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A Description of the Functional Vegetation Pattern of a Semi-Arid Floodplain, South Africa
Steven I. Higgins, Kevin H. Rogers and Jessica Kemper
Vol. 129, No. 1 (1997), pp. 95-101
Published by: Springer
Stable URL: http://www.jstor.org/stable/20050439
Page Count: 7
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The floodplain ecosystem of the Nyl River is located in a semi-arid region of South Africa where water limits both human development and ecosystem functioning. Proposed upstream impoundments threaten the ecosystem's functioning and hence its conservation value and eco-tourist potential. Articulation of these threats to the floodplain ecosystem requires a predictive understanding of the relationships between the biota and hydro-geomorphic processes. This study provides the basis for the establishment of these relationships by presenting a description of the plant assemblages of the Nyl River floodplain, identifying environmental correlates of this vegetation pattern, and by distinguishing functional plant groups. A correspondence analysis identified three major vegetation associations on the floodplain ecosystem: near-channel sites, hydromorphic sites and sodic sites. Geomorphic landform type, soil moisture and soil texture were the best correlates of the vegetation pattern. Elevation above the channel and distance from the channel were poor correlates of vegetation pattern. The distribution of functional groups, which were defined by plant life forms, showed that the near-channel sites were dominated by prostrate and decumbent grasses, hydromorphic sites by erect grasses, and sodic sites by a variety of succulent life forms. The plant-environment relationships recognized suggest that future distributions of functional plant groups may provide a sensitive index of the impacts of anticipated reductions in run-off.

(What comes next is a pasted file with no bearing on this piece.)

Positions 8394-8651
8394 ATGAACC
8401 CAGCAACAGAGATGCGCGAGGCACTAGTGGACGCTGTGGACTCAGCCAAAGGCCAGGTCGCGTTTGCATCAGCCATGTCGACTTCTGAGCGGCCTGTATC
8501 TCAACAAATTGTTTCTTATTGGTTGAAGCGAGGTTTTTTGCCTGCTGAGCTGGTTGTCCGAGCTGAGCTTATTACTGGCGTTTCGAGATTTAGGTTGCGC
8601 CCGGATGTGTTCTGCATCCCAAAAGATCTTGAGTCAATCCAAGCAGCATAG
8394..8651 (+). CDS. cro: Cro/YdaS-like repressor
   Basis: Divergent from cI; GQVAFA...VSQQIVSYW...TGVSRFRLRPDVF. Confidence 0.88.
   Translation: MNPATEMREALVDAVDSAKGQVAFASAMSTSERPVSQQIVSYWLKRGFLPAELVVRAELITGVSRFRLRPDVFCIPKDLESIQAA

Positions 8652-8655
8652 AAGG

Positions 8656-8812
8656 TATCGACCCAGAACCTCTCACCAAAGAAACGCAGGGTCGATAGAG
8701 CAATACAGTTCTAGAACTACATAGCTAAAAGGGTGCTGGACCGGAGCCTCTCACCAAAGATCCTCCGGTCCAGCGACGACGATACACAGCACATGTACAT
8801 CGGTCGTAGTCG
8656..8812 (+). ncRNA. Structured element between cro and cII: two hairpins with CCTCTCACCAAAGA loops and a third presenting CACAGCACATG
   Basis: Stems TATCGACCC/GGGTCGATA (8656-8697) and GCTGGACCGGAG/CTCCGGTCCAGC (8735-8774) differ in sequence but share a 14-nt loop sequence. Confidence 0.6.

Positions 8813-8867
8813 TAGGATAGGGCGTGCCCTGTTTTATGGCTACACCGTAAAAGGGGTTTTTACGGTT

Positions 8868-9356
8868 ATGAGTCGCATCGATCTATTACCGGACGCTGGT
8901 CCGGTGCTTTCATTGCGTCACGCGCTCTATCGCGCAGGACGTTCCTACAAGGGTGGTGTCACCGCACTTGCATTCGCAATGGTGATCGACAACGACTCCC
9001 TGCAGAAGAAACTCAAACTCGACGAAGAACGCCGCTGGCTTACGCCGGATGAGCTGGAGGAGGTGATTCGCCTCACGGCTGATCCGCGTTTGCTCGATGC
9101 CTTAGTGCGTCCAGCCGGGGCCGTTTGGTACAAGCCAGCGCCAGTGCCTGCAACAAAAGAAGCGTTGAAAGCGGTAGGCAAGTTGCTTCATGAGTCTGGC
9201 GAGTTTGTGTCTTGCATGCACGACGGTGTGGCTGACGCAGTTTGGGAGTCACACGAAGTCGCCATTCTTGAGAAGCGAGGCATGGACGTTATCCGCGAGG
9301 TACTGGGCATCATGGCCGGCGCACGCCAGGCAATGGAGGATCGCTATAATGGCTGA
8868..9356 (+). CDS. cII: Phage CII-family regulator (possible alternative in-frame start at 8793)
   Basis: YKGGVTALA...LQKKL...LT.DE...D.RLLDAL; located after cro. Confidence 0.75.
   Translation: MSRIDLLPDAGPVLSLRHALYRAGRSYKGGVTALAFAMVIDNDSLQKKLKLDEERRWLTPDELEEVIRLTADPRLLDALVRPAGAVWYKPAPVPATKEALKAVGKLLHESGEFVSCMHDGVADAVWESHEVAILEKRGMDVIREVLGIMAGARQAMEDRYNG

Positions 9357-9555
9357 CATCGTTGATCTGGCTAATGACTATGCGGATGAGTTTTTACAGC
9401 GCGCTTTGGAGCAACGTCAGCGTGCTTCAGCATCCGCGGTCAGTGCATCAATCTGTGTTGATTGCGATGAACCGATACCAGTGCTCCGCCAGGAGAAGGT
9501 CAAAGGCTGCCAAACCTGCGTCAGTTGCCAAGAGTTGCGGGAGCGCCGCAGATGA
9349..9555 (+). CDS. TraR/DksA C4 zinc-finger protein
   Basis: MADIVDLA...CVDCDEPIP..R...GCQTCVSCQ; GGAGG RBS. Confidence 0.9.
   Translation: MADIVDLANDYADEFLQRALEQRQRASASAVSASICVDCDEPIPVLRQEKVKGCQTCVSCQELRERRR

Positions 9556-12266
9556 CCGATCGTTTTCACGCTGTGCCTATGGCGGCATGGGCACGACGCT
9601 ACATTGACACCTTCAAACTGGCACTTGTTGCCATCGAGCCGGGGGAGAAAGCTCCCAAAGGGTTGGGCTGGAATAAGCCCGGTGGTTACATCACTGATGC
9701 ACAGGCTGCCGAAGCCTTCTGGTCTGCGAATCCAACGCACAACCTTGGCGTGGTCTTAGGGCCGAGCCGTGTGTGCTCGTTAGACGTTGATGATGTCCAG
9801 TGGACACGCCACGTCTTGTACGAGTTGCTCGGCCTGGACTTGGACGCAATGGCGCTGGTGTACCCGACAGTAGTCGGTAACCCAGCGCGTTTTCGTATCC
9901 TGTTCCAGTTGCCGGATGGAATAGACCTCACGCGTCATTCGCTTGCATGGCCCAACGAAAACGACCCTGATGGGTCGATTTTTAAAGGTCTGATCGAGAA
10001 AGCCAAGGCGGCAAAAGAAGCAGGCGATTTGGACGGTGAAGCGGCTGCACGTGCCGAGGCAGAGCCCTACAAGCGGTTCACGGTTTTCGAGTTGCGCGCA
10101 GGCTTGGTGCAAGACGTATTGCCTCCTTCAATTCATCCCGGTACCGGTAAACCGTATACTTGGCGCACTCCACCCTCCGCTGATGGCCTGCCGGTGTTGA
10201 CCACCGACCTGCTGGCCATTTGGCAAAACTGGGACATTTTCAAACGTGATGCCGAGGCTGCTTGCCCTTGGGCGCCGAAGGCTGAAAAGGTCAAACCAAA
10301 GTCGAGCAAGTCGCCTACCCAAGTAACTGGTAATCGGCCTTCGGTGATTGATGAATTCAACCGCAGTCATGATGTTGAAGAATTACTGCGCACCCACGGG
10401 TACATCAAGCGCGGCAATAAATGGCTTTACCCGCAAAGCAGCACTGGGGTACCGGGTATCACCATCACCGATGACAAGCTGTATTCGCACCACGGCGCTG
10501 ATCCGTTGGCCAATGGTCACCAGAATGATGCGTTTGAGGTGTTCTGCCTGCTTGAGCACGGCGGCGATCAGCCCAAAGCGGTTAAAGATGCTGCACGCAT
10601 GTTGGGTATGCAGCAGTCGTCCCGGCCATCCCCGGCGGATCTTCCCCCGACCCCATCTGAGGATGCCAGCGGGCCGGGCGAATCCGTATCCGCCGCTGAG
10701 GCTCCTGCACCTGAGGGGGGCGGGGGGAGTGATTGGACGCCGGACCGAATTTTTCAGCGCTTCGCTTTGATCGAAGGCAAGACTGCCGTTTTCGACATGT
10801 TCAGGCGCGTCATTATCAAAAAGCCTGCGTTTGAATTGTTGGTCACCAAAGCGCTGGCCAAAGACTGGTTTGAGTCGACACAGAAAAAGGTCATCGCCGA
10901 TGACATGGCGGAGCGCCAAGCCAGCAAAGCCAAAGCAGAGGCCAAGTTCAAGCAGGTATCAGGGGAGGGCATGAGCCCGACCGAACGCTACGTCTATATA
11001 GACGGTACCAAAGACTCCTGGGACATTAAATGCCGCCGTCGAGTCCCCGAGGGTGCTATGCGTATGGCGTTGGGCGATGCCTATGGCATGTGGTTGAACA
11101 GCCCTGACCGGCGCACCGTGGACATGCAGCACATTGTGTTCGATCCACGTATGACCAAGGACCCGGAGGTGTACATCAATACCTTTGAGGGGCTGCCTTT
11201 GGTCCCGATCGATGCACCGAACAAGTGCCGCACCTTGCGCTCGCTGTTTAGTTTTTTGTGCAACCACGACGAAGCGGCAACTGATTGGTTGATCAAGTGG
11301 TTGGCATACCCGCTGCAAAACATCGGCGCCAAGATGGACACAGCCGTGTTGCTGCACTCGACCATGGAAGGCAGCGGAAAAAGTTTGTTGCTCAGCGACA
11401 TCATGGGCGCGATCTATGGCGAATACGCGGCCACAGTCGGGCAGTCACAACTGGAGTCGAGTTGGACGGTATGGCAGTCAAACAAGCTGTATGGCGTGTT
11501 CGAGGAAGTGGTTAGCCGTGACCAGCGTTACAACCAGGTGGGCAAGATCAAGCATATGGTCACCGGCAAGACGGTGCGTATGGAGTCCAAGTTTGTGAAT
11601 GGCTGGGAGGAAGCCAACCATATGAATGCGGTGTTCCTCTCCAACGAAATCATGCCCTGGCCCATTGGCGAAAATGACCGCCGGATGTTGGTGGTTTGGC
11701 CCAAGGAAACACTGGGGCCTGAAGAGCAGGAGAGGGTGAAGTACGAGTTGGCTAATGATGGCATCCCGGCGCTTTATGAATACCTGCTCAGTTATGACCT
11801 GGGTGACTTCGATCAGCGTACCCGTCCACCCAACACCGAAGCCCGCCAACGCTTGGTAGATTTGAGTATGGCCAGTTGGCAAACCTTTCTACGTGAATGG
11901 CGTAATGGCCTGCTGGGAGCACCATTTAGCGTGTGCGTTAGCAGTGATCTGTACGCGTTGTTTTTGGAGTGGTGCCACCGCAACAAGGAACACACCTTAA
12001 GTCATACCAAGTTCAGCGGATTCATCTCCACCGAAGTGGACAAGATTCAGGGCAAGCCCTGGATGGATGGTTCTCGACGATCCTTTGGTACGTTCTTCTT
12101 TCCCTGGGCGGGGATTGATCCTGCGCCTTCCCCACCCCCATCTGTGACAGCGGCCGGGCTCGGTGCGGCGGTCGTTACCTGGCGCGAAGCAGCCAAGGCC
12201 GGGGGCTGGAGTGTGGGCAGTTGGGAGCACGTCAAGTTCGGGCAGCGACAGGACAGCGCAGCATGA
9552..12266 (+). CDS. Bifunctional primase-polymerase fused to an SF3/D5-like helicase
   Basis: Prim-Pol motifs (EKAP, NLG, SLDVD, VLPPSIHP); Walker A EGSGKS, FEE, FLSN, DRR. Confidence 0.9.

Plant Ecology © 1997 Springer